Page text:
Raise your hand if you've...
Failed to keep a promise to your aging parent.
Forgotten their birthday or anniversary.
In frustration, said words you wish you could eat.
I raised my hand more than once. For many reasons--commitment overload, personality differences and the human condition--we Boomers do and say things to let our parents down.
Ten years ago I opened my parents' apartment door to pick them up for a doctor's appointment my sister had set. Daddy, who had Parkinson's Disease, was dropping pounds as if he'd won the "Biggest Loser" competition. My sister forgot to tell them about the appointment. I showed up on their doorstep.
"What's this about going to the doctor's?" Daddy snapped. "Why didn't anybody tell me? If I do see the doctor, you're not coming in!"
A simple misunderstanding, in most people's eyes. But to him, we'd failed, miserably.
Several months ago I listened to Stephen Towles, an ordained minister and elder care advisor with Choice Advisory Services. He spoke to a group of 80 Seattle area professionals in the senior care field. Besides working with elders daily, many of them struggle with communicating with their own parents.
Our first reaction, when we fail, or when someone (like our parent) thinks we fail, Towles said, is to self-deprecate (the I'm no good, nobody loves me, I'm going to eat some worms mentality) in which we ruminate over our failure, playing it again and again. Or we blame the other person for our mistake. Either tact, while understandable, doesn't help. We wallow in our humiliation and are stuck, like Winnie the Pooh, in a hole of our own making. Have you been there? I have.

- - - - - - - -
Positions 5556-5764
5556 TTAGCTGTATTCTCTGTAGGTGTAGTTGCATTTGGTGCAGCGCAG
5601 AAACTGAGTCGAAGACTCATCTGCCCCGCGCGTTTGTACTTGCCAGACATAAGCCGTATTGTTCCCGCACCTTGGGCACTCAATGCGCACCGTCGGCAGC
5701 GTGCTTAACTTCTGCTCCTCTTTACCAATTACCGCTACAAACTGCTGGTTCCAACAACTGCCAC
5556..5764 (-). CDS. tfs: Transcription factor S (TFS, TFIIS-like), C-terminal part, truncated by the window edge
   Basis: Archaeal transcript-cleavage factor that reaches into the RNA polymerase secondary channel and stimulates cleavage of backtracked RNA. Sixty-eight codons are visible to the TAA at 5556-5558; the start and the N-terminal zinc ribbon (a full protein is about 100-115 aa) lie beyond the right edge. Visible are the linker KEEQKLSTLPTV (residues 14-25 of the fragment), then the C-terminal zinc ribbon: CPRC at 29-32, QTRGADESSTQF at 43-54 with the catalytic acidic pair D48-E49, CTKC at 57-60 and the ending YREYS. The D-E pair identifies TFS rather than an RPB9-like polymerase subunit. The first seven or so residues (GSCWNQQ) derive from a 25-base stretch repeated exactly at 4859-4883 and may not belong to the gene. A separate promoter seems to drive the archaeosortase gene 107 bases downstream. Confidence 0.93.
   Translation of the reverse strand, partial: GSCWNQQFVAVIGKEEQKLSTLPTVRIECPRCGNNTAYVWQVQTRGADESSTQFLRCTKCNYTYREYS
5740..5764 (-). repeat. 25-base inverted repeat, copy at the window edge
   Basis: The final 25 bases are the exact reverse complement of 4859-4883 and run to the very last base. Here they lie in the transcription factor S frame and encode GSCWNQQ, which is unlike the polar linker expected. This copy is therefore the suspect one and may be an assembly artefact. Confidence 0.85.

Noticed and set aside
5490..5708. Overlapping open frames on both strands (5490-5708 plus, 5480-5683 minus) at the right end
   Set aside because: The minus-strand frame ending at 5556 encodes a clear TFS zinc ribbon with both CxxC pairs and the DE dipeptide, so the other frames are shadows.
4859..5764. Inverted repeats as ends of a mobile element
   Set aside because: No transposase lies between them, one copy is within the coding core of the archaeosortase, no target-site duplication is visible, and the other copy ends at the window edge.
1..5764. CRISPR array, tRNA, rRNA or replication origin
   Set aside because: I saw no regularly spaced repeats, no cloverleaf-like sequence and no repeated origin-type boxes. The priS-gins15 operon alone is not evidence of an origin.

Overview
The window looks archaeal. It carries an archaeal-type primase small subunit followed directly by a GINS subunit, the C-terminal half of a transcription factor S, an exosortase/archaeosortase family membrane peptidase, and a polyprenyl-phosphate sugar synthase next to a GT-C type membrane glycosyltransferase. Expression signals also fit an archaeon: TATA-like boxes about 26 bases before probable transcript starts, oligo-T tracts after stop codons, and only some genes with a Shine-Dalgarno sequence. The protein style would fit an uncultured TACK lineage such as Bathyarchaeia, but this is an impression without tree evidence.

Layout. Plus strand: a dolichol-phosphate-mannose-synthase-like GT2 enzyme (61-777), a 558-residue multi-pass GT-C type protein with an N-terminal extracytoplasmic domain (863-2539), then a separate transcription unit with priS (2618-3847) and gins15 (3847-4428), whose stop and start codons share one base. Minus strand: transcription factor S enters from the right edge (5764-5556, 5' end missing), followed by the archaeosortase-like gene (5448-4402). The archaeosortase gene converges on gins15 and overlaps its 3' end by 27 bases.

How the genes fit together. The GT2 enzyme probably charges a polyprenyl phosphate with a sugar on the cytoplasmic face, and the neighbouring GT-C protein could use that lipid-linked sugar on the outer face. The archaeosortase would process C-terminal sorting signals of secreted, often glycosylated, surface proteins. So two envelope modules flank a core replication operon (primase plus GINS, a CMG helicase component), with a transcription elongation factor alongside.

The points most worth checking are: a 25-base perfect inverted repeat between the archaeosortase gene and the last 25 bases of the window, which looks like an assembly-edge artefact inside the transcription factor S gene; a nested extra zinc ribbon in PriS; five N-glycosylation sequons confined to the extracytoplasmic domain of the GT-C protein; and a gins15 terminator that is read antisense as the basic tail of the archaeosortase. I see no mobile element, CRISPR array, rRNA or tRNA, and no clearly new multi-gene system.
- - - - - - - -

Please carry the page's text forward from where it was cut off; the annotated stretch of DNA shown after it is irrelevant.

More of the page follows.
A better way to react, Towles said, is to calm ourselves and realize that "No one or nothing is against me. That means everything is for me." I found a similar thought in the book of Romans in the New Testament, where the Apostle Paul writes, "Nothing can separate us from the love of God." Towles said when he failed a key person in his life, just thinking about the truth that no one was against him transformed his perspective.
Towles says this exercise moves us from self-focused humiliation to other-centered humility. Instead of beating ourselves up when we fail our aging parent, we ask, "What can I do to repair this situation?" That change in thought pattern propels actions which may include apologizing and making amends.
With my dad, I first calmed myself, and later him. And yes, I got to accompany them into the doctor's office, thanks to a kindly nurse.
Do you have a story of a time when you've failed your parent and worked through the process from humiliation to humility?